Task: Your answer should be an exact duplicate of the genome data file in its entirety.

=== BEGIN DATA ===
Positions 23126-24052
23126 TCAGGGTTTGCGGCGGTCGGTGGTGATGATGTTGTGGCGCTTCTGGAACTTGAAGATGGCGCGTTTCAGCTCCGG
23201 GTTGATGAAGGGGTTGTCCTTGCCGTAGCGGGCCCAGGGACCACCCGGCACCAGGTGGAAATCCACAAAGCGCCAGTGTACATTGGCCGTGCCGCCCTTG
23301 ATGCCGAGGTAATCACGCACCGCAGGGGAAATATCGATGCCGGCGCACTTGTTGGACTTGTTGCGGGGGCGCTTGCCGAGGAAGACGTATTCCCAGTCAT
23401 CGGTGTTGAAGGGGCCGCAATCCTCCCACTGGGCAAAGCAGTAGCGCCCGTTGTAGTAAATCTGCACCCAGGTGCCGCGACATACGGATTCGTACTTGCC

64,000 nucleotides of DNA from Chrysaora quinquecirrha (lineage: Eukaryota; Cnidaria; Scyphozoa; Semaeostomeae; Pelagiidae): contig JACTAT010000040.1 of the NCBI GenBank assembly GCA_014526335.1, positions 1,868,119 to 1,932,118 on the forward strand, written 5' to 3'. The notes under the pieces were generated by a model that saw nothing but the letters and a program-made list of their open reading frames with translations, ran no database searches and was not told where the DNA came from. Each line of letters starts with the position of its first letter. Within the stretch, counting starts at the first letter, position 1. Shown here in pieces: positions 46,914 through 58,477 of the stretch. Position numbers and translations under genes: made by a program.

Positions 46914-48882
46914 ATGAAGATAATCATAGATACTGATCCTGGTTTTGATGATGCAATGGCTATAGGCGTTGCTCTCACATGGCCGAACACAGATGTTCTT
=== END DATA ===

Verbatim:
Positions 23126-24052
23126 TCAGGGTTTGCGGCGGTCGGTGGTGATGATGTTGTGGCGCTTCTGGAACTTGAAGATGGCGCGTTTCAGCTCCGG
23201 GTTGATGAAGGGGTTGTCCTTGCCGTAGCGGGCCCAGGGACCACCCGGCACCAGGTGGAAATCCACAAAGCGCCAGTGTACATTGGCCGTGCCGCCCTTG
23301 ATGCCGAGGTAATCACGCACCGCAGGGGAAATATCGATGCCGGCGCACTTGTTGGACTTGTTGCGGGGGCGCTTGCCGAGGAAGACGTATTCCCAGTCAT
23401 CGGTGTTGAAGGGGCCGCAATCCTCCCACTGGGCAAAGCAGTAGCGCCCGTTGTAGTAAATCTGCACCCAGGTGCCGCGACATACGGATTCGTACTTGCC

64,000 nucleotides of DNA from Chrysaora quinquecirrha (lineage: Eukaryota; Cnidaria; Scyphozoa; Semaeostomeae; Pelagiidae): contig JACTAT010000040.1 of the NCBI GenBank assembly GCA_014526335.1, positions 1,868,119 to 1,932,118 on the forward strand, written 5' to 3'. The notes under the pieces were generated by a model that saw nothing but the letters and a program-made list of their open reading frames with translations, ran no database searches and was not told where the DNA came from. Each line of letters starts with the position of its first letter. Within the stretch, counting starts at the first letter, position 1. Shown here in pieces: positions 46,914 through 58,477 of the stretch. Position numbers and translations under genes: made by a program.

Positions 46914-48882
46914 ATGAAGATAATCATAGATACTGATCCTGGTTTTGATGATGCAATGGCTATAGGCGTTGCTCTCACATGGCCGAACACAGATGTTCTT